Anheuser-Busch CEO says he's committed to the U.S. after tax reform
Anheuser-Busch’s new CEO said the company’s Belgium-based parent AB InBev is "very bullish" and committed to investing in the U.S. following the passage of President Trump’s tax overhaul legislation.
“We just finished our board meeting two weeks ago, where we said that we are committed to the U.S. market and that we are still very bullish on the U.S.” Michel Doukeris, Anheuser-Busch CEO and AB InBev’s North American zone president told FOX Business.
"We are also very excited because our plants that we have in the U.S, we are going to put in around $2 billion [worth] of investments,” he said. An annoucement that the company made back in May, a few months into Trump's first term.
Doukeris, who has only been at helm for less than a month, is tasked with growing U.S. sales, after many customers, especially millennials, have turned a cheek on iconic brands like Budweiser in favor of craft beers and spirits.
According to data from Susquehanna Financial Group, the company’s organic top line growth is mainly coming from emerging markets at 60%, with volumes in the U.S. falling 3% in 2017 from January to September.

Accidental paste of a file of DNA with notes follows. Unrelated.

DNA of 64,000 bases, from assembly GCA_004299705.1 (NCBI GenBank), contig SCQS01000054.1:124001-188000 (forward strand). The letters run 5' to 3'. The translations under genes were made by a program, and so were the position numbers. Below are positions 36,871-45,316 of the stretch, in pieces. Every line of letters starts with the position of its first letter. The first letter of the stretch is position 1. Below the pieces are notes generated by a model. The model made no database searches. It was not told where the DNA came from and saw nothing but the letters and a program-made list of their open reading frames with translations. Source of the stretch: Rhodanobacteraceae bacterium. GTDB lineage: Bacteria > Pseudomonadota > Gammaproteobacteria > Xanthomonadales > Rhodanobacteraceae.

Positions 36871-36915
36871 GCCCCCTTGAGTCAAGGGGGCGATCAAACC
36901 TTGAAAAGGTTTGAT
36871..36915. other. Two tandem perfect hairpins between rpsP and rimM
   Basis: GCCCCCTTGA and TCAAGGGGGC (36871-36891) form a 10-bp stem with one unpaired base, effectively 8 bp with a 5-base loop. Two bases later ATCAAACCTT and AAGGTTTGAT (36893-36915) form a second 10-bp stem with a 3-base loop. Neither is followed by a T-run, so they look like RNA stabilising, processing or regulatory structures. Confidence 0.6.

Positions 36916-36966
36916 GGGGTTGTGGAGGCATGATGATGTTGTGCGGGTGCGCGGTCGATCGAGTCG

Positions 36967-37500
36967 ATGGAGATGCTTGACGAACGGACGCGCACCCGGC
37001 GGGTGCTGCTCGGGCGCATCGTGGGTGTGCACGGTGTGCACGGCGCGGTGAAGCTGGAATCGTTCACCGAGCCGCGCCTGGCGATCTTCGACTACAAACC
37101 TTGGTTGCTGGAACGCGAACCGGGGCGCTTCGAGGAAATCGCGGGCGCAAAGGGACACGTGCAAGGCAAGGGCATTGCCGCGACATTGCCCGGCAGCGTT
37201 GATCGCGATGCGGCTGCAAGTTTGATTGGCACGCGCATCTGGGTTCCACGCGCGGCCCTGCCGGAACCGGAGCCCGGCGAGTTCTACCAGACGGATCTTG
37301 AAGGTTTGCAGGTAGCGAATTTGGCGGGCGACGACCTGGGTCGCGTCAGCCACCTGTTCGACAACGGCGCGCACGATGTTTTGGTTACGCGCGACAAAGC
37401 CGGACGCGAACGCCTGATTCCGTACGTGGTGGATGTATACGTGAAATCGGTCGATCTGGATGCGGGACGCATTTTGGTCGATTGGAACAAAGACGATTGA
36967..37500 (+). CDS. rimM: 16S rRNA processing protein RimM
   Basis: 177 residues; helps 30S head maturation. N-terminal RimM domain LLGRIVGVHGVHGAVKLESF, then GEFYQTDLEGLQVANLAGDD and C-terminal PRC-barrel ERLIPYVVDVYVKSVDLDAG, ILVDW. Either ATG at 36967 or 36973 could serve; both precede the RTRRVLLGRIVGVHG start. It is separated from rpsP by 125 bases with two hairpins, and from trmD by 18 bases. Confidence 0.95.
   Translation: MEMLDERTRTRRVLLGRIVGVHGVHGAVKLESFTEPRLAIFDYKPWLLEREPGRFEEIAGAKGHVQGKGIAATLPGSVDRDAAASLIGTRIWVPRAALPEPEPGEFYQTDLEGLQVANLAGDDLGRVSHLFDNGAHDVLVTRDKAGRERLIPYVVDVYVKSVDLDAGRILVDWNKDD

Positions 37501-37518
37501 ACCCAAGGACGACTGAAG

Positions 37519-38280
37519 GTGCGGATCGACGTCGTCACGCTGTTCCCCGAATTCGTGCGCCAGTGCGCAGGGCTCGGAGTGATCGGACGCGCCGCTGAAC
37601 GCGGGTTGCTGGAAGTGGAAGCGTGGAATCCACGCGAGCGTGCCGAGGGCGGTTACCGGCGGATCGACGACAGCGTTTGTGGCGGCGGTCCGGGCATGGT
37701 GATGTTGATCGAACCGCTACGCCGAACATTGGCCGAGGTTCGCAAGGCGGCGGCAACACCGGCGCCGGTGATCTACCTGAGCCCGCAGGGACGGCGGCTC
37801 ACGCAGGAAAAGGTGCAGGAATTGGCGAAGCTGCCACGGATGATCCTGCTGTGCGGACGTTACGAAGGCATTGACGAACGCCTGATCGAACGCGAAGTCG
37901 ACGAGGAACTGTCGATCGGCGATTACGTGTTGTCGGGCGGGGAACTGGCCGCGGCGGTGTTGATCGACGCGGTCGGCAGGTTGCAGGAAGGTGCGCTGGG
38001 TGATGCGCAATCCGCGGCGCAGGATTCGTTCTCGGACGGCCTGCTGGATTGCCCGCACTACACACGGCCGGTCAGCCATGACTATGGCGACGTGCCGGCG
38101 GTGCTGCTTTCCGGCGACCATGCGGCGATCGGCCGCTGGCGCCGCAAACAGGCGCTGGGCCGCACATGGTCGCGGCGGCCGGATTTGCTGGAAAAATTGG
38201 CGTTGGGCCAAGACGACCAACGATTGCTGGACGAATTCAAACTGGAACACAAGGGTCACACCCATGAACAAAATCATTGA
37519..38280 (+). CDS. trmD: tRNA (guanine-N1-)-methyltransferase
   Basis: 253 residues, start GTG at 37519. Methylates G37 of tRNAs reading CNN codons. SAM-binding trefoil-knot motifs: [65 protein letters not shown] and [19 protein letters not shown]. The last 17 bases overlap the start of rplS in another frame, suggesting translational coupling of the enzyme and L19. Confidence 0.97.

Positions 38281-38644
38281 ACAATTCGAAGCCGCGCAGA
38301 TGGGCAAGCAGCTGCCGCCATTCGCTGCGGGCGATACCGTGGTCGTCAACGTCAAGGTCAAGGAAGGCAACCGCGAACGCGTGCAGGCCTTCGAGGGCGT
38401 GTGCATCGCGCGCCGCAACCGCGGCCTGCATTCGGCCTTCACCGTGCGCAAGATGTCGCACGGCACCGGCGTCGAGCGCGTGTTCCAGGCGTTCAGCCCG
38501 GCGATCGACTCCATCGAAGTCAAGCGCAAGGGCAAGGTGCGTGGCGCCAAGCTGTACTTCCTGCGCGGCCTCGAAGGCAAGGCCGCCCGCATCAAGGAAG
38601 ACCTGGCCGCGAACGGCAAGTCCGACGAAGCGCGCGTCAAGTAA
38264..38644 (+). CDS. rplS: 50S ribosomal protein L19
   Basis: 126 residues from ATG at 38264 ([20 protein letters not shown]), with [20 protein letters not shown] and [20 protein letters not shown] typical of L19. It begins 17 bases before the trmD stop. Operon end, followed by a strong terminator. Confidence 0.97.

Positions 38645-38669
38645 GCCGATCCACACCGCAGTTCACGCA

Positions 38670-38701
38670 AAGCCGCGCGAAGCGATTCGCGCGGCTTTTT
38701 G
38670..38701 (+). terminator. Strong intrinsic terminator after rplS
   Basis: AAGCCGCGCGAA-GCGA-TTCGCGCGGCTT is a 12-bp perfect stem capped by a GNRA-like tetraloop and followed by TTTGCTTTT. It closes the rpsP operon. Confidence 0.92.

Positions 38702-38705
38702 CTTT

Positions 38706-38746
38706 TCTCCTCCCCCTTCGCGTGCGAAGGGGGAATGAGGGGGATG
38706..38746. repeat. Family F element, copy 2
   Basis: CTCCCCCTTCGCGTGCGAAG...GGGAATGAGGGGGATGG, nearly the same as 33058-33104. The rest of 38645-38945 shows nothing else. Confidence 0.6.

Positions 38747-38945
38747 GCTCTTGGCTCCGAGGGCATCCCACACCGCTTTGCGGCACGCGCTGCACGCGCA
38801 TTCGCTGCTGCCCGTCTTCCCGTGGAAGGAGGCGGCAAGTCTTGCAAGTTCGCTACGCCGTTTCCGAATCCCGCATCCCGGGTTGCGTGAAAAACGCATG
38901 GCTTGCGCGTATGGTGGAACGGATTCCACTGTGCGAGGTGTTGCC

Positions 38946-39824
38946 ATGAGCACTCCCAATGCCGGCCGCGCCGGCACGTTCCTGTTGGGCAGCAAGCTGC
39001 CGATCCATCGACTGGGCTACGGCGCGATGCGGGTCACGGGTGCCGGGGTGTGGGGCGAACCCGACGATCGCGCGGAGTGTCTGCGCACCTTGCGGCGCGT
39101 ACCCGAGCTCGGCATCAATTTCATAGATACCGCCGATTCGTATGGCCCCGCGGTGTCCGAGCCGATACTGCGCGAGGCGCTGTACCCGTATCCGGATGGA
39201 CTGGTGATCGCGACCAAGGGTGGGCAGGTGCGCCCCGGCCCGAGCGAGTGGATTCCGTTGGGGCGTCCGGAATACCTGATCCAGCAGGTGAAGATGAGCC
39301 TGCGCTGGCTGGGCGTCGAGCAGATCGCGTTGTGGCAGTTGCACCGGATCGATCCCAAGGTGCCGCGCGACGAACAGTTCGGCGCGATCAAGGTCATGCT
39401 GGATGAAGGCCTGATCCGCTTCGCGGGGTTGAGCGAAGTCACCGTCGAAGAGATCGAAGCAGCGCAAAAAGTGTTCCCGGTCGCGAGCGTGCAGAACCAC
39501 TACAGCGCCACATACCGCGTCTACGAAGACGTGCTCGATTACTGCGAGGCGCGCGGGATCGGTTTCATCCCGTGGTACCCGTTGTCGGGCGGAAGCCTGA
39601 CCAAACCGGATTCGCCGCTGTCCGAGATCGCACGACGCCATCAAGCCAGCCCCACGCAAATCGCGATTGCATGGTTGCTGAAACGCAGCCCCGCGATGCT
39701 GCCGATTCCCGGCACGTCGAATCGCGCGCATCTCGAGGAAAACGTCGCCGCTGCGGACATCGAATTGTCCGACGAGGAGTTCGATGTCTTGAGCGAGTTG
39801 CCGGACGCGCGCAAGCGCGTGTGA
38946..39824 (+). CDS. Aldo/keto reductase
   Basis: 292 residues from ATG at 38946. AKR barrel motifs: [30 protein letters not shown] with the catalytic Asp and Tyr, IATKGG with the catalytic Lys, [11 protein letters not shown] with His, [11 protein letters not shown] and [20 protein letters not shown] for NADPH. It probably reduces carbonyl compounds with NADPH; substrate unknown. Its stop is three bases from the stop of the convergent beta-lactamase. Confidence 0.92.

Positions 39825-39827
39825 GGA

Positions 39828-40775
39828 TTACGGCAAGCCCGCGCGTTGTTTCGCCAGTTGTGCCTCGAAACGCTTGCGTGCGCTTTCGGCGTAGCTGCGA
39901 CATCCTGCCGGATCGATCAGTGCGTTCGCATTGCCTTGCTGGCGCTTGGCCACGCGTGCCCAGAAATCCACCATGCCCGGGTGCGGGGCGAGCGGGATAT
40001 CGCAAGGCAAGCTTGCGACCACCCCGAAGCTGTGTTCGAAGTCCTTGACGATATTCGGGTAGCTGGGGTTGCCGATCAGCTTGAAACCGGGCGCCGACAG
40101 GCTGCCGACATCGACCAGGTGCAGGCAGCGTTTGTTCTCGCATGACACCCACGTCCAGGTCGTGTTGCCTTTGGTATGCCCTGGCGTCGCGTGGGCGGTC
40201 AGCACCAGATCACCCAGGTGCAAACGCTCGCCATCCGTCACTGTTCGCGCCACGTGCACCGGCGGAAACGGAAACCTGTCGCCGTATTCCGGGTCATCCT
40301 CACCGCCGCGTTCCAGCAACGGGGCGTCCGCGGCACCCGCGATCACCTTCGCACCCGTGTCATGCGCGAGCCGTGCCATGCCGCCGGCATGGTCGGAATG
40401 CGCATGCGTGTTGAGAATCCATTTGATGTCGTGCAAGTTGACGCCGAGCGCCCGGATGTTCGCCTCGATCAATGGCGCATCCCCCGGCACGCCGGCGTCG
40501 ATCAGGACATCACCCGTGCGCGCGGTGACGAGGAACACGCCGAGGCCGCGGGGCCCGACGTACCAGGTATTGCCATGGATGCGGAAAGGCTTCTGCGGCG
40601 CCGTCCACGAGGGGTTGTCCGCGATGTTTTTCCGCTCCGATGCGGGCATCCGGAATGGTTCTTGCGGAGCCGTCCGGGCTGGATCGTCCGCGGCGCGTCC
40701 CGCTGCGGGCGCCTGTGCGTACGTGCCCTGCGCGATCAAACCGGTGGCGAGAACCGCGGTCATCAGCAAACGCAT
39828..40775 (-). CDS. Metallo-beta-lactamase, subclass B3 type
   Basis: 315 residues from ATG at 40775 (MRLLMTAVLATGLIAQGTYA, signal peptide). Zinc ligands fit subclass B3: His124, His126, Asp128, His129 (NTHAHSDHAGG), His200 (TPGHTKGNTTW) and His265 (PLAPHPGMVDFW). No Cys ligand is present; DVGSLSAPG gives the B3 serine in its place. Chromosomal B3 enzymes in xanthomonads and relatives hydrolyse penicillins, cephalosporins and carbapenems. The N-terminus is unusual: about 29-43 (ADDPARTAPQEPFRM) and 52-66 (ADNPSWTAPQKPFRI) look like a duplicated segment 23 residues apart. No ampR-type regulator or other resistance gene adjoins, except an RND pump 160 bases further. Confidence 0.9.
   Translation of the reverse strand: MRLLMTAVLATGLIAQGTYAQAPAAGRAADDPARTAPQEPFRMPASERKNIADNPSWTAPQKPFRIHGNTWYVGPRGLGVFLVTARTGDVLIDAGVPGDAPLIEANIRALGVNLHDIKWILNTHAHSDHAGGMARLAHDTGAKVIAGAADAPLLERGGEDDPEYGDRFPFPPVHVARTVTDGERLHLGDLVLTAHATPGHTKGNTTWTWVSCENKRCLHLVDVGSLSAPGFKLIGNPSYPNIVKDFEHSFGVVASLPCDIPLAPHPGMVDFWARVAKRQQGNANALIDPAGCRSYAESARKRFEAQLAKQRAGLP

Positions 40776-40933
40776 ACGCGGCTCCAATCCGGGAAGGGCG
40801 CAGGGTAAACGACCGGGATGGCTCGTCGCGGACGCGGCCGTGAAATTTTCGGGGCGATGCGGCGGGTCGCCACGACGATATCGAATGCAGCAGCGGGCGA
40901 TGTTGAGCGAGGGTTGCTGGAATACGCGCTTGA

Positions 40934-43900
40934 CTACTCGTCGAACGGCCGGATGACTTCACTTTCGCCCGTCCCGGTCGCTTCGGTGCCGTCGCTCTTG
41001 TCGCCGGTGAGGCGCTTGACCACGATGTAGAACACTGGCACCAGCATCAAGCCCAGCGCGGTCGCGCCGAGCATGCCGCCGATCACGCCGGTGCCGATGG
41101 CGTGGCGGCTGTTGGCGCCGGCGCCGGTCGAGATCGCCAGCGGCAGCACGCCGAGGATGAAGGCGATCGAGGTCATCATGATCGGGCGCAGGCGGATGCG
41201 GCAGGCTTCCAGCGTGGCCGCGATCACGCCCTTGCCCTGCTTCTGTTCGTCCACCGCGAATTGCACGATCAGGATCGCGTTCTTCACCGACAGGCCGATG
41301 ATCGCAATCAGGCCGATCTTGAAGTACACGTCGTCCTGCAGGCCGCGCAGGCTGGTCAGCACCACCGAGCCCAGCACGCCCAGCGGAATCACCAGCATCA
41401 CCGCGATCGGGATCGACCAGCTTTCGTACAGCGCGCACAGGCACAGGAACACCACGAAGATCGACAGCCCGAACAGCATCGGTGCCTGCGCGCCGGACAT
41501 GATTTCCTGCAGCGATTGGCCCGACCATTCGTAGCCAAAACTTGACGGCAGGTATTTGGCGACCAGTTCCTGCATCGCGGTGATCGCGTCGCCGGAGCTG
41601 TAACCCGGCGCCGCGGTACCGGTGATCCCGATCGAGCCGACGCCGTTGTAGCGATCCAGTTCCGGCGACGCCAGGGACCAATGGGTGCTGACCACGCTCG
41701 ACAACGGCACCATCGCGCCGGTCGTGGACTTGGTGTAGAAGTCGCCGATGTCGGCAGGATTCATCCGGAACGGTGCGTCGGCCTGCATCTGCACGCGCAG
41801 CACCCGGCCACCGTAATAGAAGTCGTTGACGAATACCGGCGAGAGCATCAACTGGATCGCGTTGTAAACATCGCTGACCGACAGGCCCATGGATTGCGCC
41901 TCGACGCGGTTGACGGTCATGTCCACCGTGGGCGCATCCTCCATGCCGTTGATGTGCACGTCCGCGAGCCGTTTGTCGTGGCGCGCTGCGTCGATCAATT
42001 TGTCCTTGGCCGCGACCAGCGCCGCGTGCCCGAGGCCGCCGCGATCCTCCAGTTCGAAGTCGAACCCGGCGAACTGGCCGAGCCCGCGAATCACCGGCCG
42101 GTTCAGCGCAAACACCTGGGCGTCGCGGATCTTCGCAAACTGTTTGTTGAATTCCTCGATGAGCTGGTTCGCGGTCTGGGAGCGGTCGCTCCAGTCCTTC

Eric Shephard, executive editor of Beer Insights, said that dip isn’t just coming from millennials, but customers overall, who are opting for lower-calorie and lighter beers.
Bud Light in particular topped this year’s best seller list, with over $5.65 billion worth of sales, according to a report from Beer Marketer’s Insights. Budweiser, however, fell to the fourth spot, after its sister brand officially dethroned it from the top spot in 2001.
Paul Gatza, director of Brewers Association, added that the beer market is also “headed toward craft beers” with some sales leakage toward flavored malt beverages and newer alcohol-containing seltzers. But overall, he is “not aware of a more profitable time for Anheuser-Busch InBev. While volumes may be declining in the United States, the profitability is still massive.”
Doukeris said when talking about Bud sales, it’s very hard for people to separate the numbers with the role the beverage has played in American history.
“People forget, but the U.S. has created the style of the great American lager, and Bud is one of those brands that resembles that style,” he said. “If you go globally, this brand is an icon and represents American beer.”
While Trump’s tax overhaul won’t directly impact the beverage giant’s books since it’s based internationally, Doukeris believes it will have an indirect effect.
“Personally, when we look at our business, we are more optimistic about what tax reform will do, because if our customers are doing well financially, this will come back to the overall economy and it will hopefully impact our business,” he said.
This story has been updated.